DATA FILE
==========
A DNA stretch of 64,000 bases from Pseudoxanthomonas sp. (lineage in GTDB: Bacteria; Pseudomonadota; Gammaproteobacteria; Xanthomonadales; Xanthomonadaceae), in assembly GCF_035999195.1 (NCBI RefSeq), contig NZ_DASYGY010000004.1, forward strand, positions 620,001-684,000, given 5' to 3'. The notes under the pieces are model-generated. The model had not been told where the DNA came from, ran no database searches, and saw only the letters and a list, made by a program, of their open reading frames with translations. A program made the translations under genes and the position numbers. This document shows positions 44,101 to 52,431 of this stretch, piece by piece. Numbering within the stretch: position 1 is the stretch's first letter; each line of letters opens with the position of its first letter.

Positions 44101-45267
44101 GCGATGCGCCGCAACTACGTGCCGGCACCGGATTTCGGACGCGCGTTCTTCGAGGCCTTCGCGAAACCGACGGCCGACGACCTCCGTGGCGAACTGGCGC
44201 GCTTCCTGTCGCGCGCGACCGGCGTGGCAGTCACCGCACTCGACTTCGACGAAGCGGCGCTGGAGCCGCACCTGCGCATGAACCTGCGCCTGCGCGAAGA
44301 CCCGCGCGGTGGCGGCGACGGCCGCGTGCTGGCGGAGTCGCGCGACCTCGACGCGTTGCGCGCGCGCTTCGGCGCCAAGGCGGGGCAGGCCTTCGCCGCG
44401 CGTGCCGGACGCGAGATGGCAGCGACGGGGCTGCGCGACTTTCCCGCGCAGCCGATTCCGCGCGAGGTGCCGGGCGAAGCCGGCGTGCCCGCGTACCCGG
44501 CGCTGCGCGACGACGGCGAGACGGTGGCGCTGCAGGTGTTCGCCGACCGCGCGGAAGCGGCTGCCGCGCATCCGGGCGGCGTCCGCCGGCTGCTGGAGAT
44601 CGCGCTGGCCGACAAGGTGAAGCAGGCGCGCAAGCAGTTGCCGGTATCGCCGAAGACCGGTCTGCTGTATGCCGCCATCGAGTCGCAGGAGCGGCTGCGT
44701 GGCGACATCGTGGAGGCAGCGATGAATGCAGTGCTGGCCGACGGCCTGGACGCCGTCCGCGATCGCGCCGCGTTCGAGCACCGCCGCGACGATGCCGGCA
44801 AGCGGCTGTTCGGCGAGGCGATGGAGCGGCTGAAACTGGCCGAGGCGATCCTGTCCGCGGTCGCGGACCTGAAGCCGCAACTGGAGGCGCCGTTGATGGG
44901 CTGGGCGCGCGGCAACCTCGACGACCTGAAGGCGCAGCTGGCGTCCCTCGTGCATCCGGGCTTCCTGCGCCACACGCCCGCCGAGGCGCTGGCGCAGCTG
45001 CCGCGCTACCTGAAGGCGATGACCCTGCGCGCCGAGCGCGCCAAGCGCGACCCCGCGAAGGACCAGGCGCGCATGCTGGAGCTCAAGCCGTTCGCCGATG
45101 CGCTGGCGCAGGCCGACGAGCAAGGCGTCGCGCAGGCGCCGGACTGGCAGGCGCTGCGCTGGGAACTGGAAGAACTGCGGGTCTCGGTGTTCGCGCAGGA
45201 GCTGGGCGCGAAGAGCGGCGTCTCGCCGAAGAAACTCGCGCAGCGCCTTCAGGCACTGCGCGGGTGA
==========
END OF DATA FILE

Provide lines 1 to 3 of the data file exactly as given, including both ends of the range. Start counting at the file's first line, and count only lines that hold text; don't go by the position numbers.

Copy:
A DNA stretch of 64,000 bases from Pseudoxanthomonas sp. (lineage in GTDB: Bacteria; Pseudomonadota; Gammaproteobacteria; Xanthomonadales; Xanthomonadaceae), in assembly GCF_035999195.1 (NCBI RefSeq), contig NZ_DASYGY010000004.1, forward strand, positions 620,001-684,000, given 5' to 3'. The notes under the pieces are model-generated. The model had not been told where the DNA came from, ran no database searches, and saw only the letters and a list, made by a program, of their open reading frames with translations. A program made the translations under genes and the position numbers. This document shows positions 44,101 to 52,431 of this stretch, piece by piece. Numbering within the stretch: position 1 is the stretch's first letter; each line of letters opens with the position of its first letter.

Positions 44101-45267
44101 GCGATGCGCCGCAACTACGTGCCGGCACCGGATTTCGGACGCGCGTTCTTCGAGGCCTTCGCGAAACCGACGGCCGACGACCTCCGTGGCGAACTGGCGC